OKINAWA, Japan --
In a hazardous materials environment, noxious fumes from chemical agents can prove deadly. The 31st Marine Expeditionary Unit (MEU) must be prepared to quickly and skillfully take care of the situation. That’s where a Consequence Management Team (CMT) comes in.
Seventeen Marines and Sailors from various military occupational specialties assigned to the 31st MEU gathered recently for a new and enhanced five week Chemical, Biological, Radiological and Nuclear Consequence Management Course (CMC) from July 16- August 22, to certify themselves as the 31st MEU’s CMT.
According to Staff Sgt. Marco Flores, the Consequence Management Course lead instructor, the importance of this training is so that the MEU commander has a team available to mitigate, control and assess a CBRN crisis situation.
Sgt. James McCarty, a CBRN Defense Instructor with the MEU, echoed Flores’ statement and said, “This team of Marines is responsible to react in the event of a hazardous materials (HAZMAT) situation and determine whether the situation is an accident or incident.”
The course focuses on various aspects of the CBRN field and its history. Along with using the latest CBRN equipment, students undergo human vital signs classes to monitor the effects of CBRN agents on individuals. Additionally, six hours were spent on the detection of CBRN agents and monitoring their hazardous levels.
“The new class gets in depth with the new state-of-the-art detection equipment, a variety of gas masks, and plenty of practical application,” said McCarty, a Louisville, Ky., native.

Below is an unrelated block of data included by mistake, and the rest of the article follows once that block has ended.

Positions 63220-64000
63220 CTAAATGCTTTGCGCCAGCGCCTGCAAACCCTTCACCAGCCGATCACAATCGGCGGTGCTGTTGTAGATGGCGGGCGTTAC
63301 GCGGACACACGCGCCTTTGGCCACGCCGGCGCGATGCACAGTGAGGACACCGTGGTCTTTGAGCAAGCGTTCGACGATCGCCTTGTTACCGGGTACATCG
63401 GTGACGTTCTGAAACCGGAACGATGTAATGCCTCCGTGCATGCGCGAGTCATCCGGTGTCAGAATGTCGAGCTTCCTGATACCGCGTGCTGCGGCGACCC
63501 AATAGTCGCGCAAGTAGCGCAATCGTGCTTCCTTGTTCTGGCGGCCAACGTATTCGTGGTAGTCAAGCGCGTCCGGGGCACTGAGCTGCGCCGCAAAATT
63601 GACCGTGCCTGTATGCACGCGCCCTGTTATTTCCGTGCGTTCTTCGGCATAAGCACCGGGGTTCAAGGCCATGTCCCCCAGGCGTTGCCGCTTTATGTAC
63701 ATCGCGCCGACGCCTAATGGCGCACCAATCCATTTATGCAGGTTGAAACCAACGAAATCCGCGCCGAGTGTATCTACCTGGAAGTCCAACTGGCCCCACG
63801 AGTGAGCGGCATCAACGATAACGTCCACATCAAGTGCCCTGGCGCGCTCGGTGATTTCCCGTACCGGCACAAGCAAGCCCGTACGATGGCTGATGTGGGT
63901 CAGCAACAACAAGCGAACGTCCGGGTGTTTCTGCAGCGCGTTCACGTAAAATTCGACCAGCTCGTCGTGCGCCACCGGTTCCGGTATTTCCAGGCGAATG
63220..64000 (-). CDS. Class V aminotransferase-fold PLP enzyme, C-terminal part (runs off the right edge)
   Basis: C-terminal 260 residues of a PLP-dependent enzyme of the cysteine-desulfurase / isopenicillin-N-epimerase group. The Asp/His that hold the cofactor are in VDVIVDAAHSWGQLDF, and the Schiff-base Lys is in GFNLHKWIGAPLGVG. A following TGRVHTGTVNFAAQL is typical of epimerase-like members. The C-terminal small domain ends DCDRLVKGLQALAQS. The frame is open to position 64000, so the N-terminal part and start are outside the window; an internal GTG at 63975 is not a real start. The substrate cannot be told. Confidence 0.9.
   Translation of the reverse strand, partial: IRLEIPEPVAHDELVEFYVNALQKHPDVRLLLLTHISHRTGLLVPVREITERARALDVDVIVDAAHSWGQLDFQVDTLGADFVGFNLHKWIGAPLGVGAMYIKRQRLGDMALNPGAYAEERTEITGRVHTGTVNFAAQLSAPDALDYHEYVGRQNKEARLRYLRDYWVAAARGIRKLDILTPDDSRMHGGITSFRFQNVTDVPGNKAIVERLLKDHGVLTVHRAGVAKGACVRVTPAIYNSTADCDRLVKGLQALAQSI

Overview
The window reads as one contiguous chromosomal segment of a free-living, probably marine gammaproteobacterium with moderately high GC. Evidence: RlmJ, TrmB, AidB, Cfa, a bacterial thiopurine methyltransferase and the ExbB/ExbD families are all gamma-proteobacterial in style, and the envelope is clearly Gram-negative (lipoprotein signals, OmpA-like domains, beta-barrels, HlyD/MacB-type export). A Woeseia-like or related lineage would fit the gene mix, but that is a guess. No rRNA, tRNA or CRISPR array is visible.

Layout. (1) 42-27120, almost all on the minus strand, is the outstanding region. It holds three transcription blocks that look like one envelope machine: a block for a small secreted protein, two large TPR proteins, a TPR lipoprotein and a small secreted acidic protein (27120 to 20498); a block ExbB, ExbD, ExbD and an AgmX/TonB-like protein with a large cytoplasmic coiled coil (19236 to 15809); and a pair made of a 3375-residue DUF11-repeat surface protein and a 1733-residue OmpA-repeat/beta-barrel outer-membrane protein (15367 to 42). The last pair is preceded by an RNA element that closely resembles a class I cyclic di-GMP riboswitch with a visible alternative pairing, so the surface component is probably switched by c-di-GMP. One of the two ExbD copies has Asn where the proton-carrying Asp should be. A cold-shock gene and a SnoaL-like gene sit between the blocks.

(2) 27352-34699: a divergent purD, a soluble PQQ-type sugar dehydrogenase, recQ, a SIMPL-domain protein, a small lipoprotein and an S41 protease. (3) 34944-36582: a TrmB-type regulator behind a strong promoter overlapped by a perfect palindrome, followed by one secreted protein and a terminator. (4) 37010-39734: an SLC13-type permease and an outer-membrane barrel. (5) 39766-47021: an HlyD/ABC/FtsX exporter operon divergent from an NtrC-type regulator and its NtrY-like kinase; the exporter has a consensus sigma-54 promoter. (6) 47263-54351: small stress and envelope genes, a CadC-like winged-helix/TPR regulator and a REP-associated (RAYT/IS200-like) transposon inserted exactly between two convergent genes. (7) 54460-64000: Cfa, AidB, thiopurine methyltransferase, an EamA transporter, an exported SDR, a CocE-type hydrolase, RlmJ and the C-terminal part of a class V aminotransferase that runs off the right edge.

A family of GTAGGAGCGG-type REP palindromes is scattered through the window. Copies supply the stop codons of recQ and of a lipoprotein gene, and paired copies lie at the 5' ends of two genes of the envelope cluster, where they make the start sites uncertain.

For some of the students, learning about CBRN applications for the first time can be overwhelming. However, the length of the course and its pace allowed ample time for the students to snap in.
According to Lance Cpl. Sean Lockard, a Light Armored Vehicle repairman with CLB 31, all the new detection equipment and gear is easy to work with and understand after the familiarization training.
“Because of the class, I feel very confident in using this new equipment in a real scenario,” added Lockard, a Bayfield Colo. native.
While the training benefits the MEU as a whole, students have the opportunity to gain a marketable skill if they decide to leave the Marine Corps.
“All the gear and Personal Protection Equipment the students are learning about and using could really help them if they decided to pursue a civilian career in the hazardous materials field,” said Lance Cpl. Benjamin Rader, a CBRN defense specialist and assistant instructor for the MEU. “The certifications these students are earning are recognized as major accomplishments in the civilian sector.”
While the training and certification gives value to both the individual and the Marine Corps, being prepared and ready for possible crises in the Asia-Pacific theater is the focus.
“All the Marines enrolled in the course seem to be grasping everything quite well,” said Rader, a Jupiter, Fla., native. “They should be ready for any mission scenario we throw their way, and eventually be ready to use there skills down range in potential real world missions.”
At the end of the course, the students will culminate their training with a Capabilities Exercise that will put what they have learned to the test and prepare them for the MEU’s upcoming fall deployment.